Getty Moving Rapidly To Eliminate RM

By Jim Pickerell | 3380 Words | Posted 7/9/2019 | Comments (1)
Getty Images is moving rapidly to eliminate RM images from its Creative collection. As of July 3rd, there were only 2,387,383 RM images representing about 8% of the total collection of 28,624,340 images. However, it gets worse. There are 54 independent distributors listed as having RM image collections on the site. But, if you search those collections individually you find that only 4 of them have any images for a total of 129,241 images. In most cases the searcher is told “zero results.” The vast majority of images still being licensed as RM are in the Getty wholly owned collections.

Are Your Images On Getty Being Seen?

By Jim Pickerell | 603 Words | Posted 7/9/2019 | Comments
It is interesting to note that when we searched the 210 individual collections and recorded the numbers in each the total came to 28,591,367. However, if you go to the site and search for all images you are only shown 26,240,654 images. For those who haven’t tried this you can simply go to gettyimages.com, enter any keywords and hit return. When the return come up with the “Filter” option on the left hand side of the screen remove the keyword, leave the search bar blank and click again. Now, you will be shown all the images for the “License Type” you have requested. Be sure the “License Type” is set on RF or RM. Then you can go to “Collections,” choose the one you want and see all the images in that collection.

iStock Facebook “Private” Group

By Jim Pickerell | 518 Words | Posted 7/4/2019 | Comments
A number of iStock contributors interact on the Facebook “private” group for iStock. In reviewing comments and complaints for the last couple years there seems to be general agreement that sales started to decline in late 2018 and the decline has continued into 2019. This is compared to what sales were in 2017 and early 2018.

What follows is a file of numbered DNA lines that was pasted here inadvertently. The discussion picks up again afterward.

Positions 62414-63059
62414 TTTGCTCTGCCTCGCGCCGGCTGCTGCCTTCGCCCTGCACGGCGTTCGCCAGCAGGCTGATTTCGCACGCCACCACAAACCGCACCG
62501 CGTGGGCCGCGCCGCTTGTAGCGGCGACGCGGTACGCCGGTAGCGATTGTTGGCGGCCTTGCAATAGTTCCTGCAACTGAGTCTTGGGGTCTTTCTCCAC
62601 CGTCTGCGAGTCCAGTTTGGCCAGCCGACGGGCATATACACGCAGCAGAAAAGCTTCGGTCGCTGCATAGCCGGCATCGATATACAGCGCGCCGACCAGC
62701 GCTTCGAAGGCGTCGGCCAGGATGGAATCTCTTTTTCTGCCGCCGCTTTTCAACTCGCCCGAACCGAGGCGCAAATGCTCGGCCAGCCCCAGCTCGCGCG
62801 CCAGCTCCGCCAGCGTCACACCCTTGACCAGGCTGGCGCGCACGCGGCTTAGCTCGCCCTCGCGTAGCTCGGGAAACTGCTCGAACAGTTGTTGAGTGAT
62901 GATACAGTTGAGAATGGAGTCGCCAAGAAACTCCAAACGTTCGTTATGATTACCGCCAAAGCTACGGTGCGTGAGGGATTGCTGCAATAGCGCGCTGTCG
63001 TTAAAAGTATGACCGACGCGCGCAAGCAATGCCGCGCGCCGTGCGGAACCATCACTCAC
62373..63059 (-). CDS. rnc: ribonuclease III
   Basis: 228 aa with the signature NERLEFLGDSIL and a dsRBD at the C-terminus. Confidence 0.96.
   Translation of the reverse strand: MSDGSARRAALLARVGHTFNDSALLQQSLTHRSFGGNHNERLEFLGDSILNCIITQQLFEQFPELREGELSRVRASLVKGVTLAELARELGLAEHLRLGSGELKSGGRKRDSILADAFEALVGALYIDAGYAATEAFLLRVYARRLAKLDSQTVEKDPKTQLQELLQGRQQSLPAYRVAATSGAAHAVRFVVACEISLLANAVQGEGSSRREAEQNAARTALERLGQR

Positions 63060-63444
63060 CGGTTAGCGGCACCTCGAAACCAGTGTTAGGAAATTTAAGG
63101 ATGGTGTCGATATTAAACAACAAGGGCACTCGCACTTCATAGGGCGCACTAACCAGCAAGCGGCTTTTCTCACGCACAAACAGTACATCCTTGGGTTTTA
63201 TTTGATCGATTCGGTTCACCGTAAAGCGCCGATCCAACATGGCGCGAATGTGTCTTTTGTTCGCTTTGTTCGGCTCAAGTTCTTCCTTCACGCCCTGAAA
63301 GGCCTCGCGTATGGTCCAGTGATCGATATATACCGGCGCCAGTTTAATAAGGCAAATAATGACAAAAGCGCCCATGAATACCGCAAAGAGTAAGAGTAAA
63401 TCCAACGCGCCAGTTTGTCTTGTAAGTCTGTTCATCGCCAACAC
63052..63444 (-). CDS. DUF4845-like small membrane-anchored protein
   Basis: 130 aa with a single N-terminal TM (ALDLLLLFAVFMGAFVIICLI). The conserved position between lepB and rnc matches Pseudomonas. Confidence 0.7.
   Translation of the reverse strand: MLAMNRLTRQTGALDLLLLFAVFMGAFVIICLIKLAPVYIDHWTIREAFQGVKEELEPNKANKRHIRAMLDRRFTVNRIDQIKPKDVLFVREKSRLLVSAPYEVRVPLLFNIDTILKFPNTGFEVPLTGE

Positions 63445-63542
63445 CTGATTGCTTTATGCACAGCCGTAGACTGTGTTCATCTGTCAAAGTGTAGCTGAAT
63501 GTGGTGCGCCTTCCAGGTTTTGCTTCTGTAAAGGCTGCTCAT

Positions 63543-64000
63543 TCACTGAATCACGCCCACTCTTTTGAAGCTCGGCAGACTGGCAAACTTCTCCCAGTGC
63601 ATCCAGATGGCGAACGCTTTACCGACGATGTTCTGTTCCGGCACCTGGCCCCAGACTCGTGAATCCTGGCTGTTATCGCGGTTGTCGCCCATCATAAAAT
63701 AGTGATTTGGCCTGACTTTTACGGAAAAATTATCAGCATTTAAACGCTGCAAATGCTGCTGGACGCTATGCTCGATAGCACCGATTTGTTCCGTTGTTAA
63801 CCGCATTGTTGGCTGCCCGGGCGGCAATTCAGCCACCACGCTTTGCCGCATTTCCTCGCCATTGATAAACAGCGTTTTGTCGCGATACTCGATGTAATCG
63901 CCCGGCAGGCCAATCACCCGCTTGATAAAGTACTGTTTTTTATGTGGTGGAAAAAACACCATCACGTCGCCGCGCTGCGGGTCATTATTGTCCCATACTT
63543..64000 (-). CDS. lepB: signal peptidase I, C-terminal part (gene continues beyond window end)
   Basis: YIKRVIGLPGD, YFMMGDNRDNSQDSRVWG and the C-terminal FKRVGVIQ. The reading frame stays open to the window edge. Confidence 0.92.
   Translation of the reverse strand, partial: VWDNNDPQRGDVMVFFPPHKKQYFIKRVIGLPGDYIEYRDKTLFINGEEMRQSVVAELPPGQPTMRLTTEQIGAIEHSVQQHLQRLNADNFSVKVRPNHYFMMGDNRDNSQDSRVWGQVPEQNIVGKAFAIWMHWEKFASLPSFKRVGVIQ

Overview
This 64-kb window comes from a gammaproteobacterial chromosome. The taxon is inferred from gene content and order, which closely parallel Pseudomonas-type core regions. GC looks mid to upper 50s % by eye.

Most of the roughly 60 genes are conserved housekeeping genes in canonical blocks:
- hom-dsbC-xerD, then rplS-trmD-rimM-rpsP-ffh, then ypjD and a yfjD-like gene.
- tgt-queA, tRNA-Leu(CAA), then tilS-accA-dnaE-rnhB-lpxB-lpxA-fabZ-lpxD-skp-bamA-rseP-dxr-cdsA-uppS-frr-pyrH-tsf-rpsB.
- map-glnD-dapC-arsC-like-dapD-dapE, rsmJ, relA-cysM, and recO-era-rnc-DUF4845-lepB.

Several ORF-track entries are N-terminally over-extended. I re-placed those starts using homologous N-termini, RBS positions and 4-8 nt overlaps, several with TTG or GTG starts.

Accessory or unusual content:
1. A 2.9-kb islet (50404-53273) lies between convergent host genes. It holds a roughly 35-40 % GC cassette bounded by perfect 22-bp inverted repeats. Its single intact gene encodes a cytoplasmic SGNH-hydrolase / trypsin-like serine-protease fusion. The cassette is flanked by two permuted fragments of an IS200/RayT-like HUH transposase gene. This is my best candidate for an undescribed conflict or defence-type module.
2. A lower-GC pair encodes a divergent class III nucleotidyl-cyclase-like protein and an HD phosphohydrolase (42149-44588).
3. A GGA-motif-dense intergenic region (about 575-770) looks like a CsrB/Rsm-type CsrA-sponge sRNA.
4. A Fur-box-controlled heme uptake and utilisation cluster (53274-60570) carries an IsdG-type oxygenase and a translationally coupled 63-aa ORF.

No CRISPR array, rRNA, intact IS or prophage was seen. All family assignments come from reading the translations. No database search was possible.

Shutterstock Enterprise

By Jim Pickerell | 891 Words | Posted 7/3/2019 | Comments (1)
One of the big questions about Enterprise sales at Shutterstock is “Why do big customers want an Enterprise deal?” On average Enterprise customers are paying more per quarter than E-commerce customers. What additional services do they get? In 2018 Enterprise customers generated about 40.9% of Shutterstock’s total revenue, or about $254.8 million. The average Enterprise customer pays Shutterstock $6,370 per year, but they could be getting 750 images per month for $2,388 a year. Maybe they are using a lot of video at $63.16 per clip, but there must be other benefits justifying the paying of the much higher fees.

Free Images on Chinese Website “Xiaba.com”

By Jim Pickerell | 214 Words | Posted 7/3/2019 | Comments
On the iStock contributor forum Brenda Bazylewski of iStock contributor relations recently reported the following. “We (iStock) were recently made aware of the Chinese website, “Xiaba” which was offering iStock imagery for personal educational use only, free of charge. According to the terms of their license, the imagery could not be used for commercial or editorial purposes."

Free Images For Sketches, Internal Presentations And Pitches

By Jim Pickerell | 663 Words | Posted 6/27/2019 | Comments